Since the effect is as shiny as a new gold coin, I went ahead and brushed on a coat of antiquing (after sealing the gold first). I like the color but didn’t expect the brush strokes to be so apparent after it dried. The Mona Lisa Art Products Starter Kit came with enough product to complete one side of all three pots. You would need three or four kits to get enough coverage for all of them.

Stacked pots filled with soil

Stacked pots filled with soil

I raced back to the garden center late this afternoon and picked up a few cell packs. All that fresh dirt was simply begging for plants.

I planted:

  • 6 penny White Violas
  • 6 Penny Denim Jump-Up Violas
  • 6 Alyssum
  • 1 ‘Bluebird’ Nemesia fruticans

What do you think?

Flower Tower

Craft it Forward: Do You Want to Play?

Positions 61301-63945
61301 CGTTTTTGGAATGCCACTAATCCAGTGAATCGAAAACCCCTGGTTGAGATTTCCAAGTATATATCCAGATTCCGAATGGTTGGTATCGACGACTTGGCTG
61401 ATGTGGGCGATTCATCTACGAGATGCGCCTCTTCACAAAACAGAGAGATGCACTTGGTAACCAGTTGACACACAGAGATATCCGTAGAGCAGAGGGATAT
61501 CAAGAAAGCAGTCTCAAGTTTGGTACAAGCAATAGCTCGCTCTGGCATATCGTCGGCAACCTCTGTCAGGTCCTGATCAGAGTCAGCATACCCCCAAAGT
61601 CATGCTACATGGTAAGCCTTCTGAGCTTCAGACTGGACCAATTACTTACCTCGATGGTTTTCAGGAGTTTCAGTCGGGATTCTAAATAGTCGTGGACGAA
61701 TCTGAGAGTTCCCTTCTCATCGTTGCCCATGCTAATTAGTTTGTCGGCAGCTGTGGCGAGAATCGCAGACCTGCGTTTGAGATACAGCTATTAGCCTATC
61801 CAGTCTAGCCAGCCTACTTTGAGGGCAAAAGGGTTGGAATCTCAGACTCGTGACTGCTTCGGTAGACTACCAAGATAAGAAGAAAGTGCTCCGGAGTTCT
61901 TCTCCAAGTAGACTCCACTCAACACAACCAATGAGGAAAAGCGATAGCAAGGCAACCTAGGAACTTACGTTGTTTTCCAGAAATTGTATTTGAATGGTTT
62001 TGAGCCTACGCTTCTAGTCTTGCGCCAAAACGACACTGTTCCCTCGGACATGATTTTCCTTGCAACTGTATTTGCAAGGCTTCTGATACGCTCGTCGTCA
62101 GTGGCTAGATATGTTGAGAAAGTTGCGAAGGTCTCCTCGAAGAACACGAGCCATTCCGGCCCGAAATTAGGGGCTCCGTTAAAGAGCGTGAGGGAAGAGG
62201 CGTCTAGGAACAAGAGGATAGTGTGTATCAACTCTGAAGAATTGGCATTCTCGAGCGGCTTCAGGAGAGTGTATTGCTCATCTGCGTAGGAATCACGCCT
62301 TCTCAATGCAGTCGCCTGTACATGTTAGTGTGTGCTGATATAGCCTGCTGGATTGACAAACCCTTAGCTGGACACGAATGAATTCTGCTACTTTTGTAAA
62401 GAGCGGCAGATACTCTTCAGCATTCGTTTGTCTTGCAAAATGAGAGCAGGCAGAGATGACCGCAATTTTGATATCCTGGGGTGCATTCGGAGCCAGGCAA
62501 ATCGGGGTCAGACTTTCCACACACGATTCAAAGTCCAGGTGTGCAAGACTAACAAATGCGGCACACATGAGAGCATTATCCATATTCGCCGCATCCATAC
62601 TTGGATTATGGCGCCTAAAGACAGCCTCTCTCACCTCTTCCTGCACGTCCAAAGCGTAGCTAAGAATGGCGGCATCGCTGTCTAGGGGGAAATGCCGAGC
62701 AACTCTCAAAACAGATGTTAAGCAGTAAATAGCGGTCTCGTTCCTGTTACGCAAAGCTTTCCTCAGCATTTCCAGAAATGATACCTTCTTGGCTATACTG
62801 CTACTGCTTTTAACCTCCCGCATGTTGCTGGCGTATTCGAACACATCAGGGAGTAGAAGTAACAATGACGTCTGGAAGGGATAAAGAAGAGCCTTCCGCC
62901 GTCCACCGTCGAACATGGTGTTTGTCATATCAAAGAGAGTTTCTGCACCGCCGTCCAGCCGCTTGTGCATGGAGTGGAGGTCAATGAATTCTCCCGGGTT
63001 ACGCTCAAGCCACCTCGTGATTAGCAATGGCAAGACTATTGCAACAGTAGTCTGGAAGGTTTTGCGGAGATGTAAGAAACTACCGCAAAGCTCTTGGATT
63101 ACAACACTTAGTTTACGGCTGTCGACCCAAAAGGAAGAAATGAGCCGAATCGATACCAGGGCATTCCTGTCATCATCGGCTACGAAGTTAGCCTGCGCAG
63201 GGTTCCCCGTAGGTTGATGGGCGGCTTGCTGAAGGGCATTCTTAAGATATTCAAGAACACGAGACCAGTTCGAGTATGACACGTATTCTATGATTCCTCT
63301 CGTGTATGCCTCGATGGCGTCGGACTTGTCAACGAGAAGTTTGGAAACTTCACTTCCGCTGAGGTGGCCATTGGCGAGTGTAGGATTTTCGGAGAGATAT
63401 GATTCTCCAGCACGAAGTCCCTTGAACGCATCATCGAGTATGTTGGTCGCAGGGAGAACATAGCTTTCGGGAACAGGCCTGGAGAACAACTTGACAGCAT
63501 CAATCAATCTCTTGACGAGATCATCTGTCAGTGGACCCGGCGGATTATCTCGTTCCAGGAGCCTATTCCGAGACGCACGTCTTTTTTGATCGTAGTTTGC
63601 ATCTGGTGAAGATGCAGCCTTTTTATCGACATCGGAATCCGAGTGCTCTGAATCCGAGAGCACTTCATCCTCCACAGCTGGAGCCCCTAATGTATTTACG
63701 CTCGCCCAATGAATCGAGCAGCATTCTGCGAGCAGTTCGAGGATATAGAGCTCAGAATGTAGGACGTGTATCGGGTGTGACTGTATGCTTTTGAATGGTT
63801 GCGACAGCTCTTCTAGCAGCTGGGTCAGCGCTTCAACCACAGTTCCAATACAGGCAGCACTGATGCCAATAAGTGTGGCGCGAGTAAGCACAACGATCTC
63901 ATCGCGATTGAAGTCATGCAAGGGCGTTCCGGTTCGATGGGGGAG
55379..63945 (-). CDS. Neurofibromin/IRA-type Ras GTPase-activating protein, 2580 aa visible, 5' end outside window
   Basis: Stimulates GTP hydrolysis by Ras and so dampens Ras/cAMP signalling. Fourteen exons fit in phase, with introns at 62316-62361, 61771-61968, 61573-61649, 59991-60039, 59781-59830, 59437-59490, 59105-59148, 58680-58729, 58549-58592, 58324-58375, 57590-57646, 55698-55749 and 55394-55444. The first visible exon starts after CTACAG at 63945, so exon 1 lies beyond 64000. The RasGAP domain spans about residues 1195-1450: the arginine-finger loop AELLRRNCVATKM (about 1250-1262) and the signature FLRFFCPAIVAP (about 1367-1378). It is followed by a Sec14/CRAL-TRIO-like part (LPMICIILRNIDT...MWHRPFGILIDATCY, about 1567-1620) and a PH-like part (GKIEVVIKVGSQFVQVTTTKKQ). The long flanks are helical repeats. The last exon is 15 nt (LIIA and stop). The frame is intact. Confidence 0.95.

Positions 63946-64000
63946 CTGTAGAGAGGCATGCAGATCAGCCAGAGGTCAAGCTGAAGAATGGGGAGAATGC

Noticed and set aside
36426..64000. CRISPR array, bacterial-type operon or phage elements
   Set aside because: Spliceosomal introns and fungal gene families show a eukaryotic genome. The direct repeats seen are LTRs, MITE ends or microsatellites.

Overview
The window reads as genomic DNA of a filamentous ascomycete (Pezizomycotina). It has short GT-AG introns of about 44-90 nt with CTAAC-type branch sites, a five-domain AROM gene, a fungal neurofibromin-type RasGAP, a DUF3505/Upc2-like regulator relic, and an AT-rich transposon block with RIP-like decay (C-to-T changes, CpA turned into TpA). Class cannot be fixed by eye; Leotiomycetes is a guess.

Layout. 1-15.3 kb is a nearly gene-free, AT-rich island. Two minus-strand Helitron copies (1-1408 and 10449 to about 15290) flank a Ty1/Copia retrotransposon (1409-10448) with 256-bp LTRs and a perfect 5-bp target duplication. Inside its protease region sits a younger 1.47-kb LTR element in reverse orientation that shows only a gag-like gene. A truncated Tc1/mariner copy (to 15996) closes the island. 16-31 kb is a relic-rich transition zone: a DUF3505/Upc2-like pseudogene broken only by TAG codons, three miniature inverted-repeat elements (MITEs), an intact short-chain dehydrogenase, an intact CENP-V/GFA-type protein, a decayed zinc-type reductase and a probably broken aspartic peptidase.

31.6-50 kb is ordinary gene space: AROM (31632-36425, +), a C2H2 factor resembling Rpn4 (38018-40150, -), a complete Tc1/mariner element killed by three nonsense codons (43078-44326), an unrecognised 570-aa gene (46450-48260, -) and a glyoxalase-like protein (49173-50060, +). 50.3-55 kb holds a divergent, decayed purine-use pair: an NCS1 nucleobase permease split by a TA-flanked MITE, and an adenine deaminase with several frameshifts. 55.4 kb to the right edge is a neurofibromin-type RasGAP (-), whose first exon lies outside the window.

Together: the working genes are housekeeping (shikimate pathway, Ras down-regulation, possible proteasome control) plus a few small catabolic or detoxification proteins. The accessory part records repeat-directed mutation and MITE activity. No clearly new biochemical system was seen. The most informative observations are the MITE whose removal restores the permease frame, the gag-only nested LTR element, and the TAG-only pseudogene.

Lavender Bath Salts

Lavender Bath Salts

What a fun day! I discovered a great new blog and at the same time squeaked in on her pay-it-forward 2013 offer.

What is ‘pay-it-forward’ you ask? I took part in something similar several years ago on Facebook. Here is how it works:

The first five people to comment on this post will receive something I’ve handmade. You’ll receive your handmade gift via snail mail sometime during 2013. Who doesn’t like ‘real’ mail?

I can’t say what  exactly it will be but it will follow a gardening theme. It might be a set of cards, a decorative piece, who knows. Surprises are part of the fun.

In return, please pay it forward by offering the same deal to five other people, via your blog, Facebook or Google +.

If you want to play, please comment below.  Remember, the first five to comment receive a Gardening Nirvana craft-it-forward creation.

kitty cat tag board album

Kitty-cat chipboard album

tag board purse album

Purse-shaped tag board album

Fold-out greeting card

Fold-out greeting card

Here’s a peak at a few of the crafts I put together back in 2009’s pay-it-forward.